Class started with a ten minute discussion on the reading,“British Travelers in Eighteenth-Century Italy: The Grand Tour and the Profession of Architecture.” Dr. Levy had us try to lead our own discussion. It wasn’t the greatest success. Although, we did raise good questions and we were able to add on to each other’s ideas throughout the talk. Even though the discussions aren’t great, they have improved since the beginning of the semester. Hopefully we’ll keep improving. We also analyzed the different graphics in the article and their meaning. These graphs focused on different aspects of the travelers who participated during the Grand Tour. Using the graphs as a transition, we began learning about geocoding and georeferencing. To get a tangible understanding of what geocoding is, we visited and entered in our address. The algorithm then determined the latitude and longitude of our address, which we then copied over into a spreadsheet which allows for geocoding and georeferencing to be a lot simpler. Plugging in an address isn’t as easy as it sounds. I entered mine with the wrong punctuation and got a coordination that was completely wrong. Eventually, everyone figured it out and now will use this information for our next Task.

Oct. 23 Network Visualization

For Mondays class we discussed network visualization and how we can use graphs on our projects to help present our data and findings. We were also given an introduction to the program Palladio. It is a tool that can allow people to turn data into different graphs, charts etc. This can be very useful for many of our upcoming projects. Finally we had a discussion on Dan Edlestein’s piece, “Historical Research in a Digital Age: Reflections from the Mapping the Republic of Letters Project.” It was a very productive discussion and we covered a lot of ground in twenty minutes. It was interesting to see the opinions that everyone had on the importance of the Republic of Letters. Next class we are looking forward to geocoding, Breve, and another discussion.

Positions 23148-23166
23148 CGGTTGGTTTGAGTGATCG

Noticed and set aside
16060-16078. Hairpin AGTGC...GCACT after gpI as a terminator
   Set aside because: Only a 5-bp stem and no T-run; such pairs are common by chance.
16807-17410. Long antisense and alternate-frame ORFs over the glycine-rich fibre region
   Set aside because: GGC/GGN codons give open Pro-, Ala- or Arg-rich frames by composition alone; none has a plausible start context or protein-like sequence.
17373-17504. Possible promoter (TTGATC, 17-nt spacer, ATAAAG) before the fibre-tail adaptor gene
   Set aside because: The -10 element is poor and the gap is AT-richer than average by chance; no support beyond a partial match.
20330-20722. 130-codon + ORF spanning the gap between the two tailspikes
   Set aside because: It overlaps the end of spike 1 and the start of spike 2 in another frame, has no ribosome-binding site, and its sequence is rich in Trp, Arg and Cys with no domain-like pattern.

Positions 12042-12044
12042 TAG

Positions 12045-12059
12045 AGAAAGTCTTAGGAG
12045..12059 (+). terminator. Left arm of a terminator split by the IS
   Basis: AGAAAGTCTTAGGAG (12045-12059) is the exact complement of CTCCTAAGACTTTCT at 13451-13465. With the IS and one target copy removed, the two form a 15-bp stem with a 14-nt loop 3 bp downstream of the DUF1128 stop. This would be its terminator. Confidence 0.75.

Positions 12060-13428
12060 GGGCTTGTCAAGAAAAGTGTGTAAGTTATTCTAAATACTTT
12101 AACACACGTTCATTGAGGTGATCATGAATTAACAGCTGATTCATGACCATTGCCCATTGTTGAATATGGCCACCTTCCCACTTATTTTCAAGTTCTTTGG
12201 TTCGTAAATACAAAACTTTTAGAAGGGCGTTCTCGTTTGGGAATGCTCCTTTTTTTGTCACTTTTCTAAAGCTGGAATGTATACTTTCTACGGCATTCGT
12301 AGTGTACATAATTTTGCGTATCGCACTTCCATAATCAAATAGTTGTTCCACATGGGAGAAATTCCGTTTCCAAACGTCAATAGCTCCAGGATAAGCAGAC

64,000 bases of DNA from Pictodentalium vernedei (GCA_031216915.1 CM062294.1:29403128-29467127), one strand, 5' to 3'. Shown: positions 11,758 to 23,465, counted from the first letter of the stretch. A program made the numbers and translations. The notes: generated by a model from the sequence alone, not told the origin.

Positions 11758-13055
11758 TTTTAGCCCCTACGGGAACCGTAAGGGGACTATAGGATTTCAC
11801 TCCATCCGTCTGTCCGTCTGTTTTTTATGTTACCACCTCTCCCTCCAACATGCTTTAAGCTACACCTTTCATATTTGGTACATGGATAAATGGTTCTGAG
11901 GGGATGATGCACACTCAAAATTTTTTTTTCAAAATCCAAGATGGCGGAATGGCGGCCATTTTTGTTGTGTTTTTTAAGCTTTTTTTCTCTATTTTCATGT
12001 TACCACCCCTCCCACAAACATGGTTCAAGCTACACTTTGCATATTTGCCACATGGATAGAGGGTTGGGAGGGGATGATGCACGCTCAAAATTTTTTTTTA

Colin Sommers

The Republic of Letters (The Internet Before the Internet)

Class began with a discussion about, Reinventing Knowledge: Chapter 4 “The Republic of letters”. As everyone gathered around in a circle, the look of stress and pure panic filled the room. After reading 40 dense pages of historical research, we all felt beaten down and a little lost. After analyzing questions like: Who was the attended audience? What was the authors’ diction and narrative style?  We were able to get a better understanding of the chapter’s overall meaning. Although my fellow classmates and I were  getting a greater concept of the passage, we still had our reservations about the authors.  The classroom was outraged by the two’s unrealistically high expectations of our historical knowledge and education. I mean really! Who the heck is René Descartes?  If you’re gonna write a book intended for students, at least give a little background! After tensions dyed down, the class broke apart into pairs and explored a Stanford University website, that created a mapping of The Republic Letters. Each couple of students were assigned a case study to analyze. Julia and I observed the movement and evolution of Salons.  Dating back to the 17th and early 18th century, Salons were parties of high-class intellects that discussed their research and findings. And if you were wondering, the parties at Scranton do not fit this definition 😉 .  Next class we will further discuss our proposals and  “Historical Research in a Digital Age: Reflections from the Mapping the Republic of Letters Project.”